Slashababy 2004 Stories

  FANFICTION: This story depicts real-life public figures engaged in completely fictional, false and untrue activities. It never happened, it never will happen. This story is a work of fantasy and satire which in no way professes to express the truth about the life, thoughts, feelings, desires, opinions, beliefs, activities or sexual orientation of any person mentioned herein.

Since We've No Place to Go

for elvengirl98
by frisbyg

Pairing: Dom/Billy
Rating: PG
is the vision of sugarplums dancing in my head.
for elvengirl98. I wish you a very happy holiday.

Dominic loves celebrating Christmas in warm climates, preferring the reds and golds of ripe fruit and summer sunshine to falsities fashioned by northern consumers. Parades run smoothly and defy cancellations by black ice and wet snow, and Santa always looks so much jollier with a lighter jacket. Boiled cranberries in mulled wine, music played on instruments with names he can only begin to pronounce, carolers on horseback, and enough fireworks and sparklers to put Guy Fawkes to shame. The traditions change with the degrees in temperature, and Dom enjoys soaking them all in with the warm noon rays.

Dom likes being able to head to the shops without having to take a good half-hour to dig his car out of a snow bank, or chip frozen, white raindrops from the rear windshield. He doesn't miss chilly downpours that freeze to clinging ice at the bottoms of his pant legs; Dom finds it the best kind of holiday season when he can surf on Christmas morning without a wetsuit and not catch pneumonia. He likes buying bottled eggnog and brandy in his shirtsleeves, and his cheap Christmas carols covered by The Beach Boys and not Bing Crosby, thank you very much.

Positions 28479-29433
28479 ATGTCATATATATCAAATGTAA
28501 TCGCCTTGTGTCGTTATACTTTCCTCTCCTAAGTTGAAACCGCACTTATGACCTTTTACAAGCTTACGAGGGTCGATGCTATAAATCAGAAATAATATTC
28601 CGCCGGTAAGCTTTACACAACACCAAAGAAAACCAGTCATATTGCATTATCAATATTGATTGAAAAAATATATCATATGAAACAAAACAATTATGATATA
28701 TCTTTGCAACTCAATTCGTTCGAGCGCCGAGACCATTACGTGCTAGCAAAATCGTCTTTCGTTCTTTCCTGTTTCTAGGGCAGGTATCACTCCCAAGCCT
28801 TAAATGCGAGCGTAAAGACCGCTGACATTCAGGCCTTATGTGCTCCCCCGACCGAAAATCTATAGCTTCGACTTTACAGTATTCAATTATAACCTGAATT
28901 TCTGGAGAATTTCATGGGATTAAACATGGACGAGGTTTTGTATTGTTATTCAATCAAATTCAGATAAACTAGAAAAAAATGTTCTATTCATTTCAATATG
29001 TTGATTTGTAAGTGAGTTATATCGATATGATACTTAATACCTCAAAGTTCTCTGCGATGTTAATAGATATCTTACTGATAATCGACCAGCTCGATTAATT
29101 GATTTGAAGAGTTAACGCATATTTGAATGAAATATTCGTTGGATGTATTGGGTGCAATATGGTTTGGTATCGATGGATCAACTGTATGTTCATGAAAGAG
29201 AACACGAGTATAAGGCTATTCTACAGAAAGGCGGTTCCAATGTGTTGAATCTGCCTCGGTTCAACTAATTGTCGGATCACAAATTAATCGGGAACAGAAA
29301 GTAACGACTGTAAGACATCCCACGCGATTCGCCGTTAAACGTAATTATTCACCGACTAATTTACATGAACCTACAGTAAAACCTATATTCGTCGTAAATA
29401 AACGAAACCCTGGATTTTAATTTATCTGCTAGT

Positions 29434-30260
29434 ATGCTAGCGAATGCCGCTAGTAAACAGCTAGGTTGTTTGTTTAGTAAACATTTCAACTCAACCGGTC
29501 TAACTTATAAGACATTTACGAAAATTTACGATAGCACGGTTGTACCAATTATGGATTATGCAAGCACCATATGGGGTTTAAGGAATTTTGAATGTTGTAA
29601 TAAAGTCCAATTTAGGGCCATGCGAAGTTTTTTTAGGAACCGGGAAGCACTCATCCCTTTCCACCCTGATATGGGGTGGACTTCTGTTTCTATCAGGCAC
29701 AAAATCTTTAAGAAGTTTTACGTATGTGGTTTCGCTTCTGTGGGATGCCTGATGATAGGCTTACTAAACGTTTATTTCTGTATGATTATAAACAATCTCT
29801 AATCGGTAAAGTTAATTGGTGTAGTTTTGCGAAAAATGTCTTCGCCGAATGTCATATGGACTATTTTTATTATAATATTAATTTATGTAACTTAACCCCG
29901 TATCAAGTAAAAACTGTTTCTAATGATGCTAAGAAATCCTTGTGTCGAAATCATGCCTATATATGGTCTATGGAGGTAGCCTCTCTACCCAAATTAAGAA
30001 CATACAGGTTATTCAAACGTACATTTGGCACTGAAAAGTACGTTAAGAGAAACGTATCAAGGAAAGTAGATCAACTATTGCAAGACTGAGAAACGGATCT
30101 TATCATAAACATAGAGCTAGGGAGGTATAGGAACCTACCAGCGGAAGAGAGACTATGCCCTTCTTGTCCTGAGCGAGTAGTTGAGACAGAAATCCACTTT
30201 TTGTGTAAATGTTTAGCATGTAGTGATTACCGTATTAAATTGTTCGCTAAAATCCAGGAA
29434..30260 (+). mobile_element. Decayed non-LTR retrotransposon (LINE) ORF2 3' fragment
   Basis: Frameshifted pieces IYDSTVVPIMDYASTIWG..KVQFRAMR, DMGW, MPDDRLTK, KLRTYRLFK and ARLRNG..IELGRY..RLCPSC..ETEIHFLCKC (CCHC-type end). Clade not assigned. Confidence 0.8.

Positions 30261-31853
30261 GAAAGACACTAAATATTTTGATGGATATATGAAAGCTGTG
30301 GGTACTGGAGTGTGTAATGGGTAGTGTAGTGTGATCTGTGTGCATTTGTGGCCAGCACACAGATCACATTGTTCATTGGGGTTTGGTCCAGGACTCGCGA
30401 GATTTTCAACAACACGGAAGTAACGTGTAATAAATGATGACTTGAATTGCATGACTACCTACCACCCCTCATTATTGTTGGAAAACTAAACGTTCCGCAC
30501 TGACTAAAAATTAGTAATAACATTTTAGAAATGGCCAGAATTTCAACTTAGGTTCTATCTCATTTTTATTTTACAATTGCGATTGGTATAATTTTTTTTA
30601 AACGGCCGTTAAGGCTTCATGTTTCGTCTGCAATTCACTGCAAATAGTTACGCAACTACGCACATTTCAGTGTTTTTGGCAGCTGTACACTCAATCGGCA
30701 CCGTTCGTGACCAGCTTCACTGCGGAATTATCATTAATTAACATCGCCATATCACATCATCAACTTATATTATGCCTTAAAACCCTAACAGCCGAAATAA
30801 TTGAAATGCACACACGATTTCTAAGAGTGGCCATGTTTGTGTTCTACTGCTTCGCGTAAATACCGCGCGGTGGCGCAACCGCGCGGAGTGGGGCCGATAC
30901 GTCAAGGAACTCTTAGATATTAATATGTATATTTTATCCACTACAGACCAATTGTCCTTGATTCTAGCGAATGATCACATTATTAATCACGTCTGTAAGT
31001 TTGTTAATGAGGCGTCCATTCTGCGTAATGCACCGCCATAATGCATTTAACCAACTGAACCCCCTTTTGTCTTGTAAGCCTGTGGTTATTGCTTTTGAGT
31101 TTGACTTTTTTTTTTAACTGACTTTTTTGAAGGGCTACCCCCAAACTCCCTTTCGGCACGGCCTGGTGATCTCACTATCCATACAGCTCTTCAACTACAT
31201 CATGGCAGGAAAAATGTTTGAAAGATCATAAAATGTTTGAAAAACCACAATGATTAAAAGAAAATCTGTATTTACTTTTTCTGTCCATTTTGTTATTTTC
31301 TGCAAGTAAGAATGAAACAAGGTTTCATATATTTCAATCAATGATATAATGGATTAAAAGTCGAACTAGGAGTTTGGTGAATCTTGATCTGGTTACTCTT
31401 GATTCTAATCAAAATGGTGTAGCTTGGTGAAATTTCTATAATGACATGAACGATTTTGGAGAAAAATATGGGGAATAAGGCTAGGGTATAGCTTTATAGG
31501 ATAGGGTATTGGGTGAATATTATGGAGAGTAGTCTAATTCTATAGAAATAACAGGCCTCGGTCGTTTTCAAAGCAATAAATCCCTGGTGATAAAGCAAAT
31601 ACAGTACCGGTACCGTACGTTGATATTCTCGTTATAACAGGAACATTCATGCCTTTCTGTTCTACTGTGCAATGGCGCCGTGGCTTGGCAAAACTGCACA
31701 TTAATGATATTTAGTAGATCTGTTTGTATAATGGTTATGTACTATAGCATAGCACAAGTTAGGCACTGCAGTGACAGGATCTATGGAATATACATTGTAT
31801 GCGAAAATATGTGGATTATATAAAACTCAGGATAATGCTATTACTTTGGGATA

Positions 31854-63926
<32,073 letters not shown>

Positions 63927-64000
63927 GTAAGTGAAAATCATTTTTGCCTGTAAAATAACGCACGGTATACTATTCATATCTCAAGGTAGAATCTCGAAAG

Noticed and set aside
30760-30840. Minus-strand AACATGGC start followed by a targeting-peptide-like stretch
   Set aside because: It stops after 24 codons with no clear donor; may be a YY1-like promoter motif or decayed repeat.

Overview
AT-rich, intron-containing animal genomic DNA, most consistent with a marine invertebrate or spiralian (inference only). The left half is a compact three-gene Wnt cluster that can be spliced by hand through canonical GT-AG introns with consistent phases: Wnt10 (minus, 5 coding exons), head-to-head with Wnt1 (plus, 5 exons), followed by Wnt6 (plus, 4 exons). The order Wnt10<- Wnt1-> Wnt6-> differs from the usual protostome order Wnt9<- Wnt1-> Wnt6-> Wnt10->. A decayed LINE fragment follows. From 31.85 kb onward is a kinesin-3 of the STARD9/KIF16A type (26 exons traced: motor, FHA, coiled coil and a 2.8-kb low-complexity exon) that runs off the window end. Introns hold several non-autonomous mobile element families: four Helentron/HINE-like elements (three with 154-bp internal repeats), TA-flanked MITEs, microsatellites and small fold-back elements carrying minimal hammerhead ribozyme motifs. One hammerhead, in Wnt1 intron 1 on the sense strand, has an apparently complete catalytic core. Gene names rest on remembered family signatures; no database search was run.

"It's brilliant, mate. A palm tree inside my flat."

"Dominic." Viggo sounds exasperated.

"No farmed, shipped-in shite. Pick your own in the wild, I say."

"What happened to protecting..."

"It's in a pot."

"I see."

"Festooned with silver glitter."

"The pot?"

"The tree."


"So you'll come, yeah?"

"I'll come." There's a clatter from across the miles, scritch-scritch of antique pen on scrap paper.

"Stop making a note," Dom says.

The sound stops. "Why?"

"Already booked your flight, mate. LAX, three in the afternoon, December twenty-third."

Viggo's chuckle slips down the line. Dom can practically see him shaking his head.


Manchester was all very well and good. There was something enchanting about the rows of identical houses when they were set apart by each occupant's unique decorating dream. The snow was always welcomed when it softened the rain, and Dom had affection for the blinding crystalline glitters on its surface when the sun peeped out, but it was never long before he wished the sun would make good on its promise and warm more than just his face. When he was a boy, Dom found himself hoping that the water dripping off the eaves would make puddles rather than icicles.

He enjoyed Christmases as a child. Holidays from school, little piles of presents, and all the time in the world for tomfoolery were only the beginnings. Each year, his aunts and uncles would descend upon his little home sweet home, and turn the house into a joyous whirling dervish. Sure, his younger cousins hogged his toys and got the chicken drumsticks at dinner, but Dom's family was always all together, and even when he was not quite higher than his mother's waist, Dom knew how important that was. How good that felt. Even when he had to share a bed.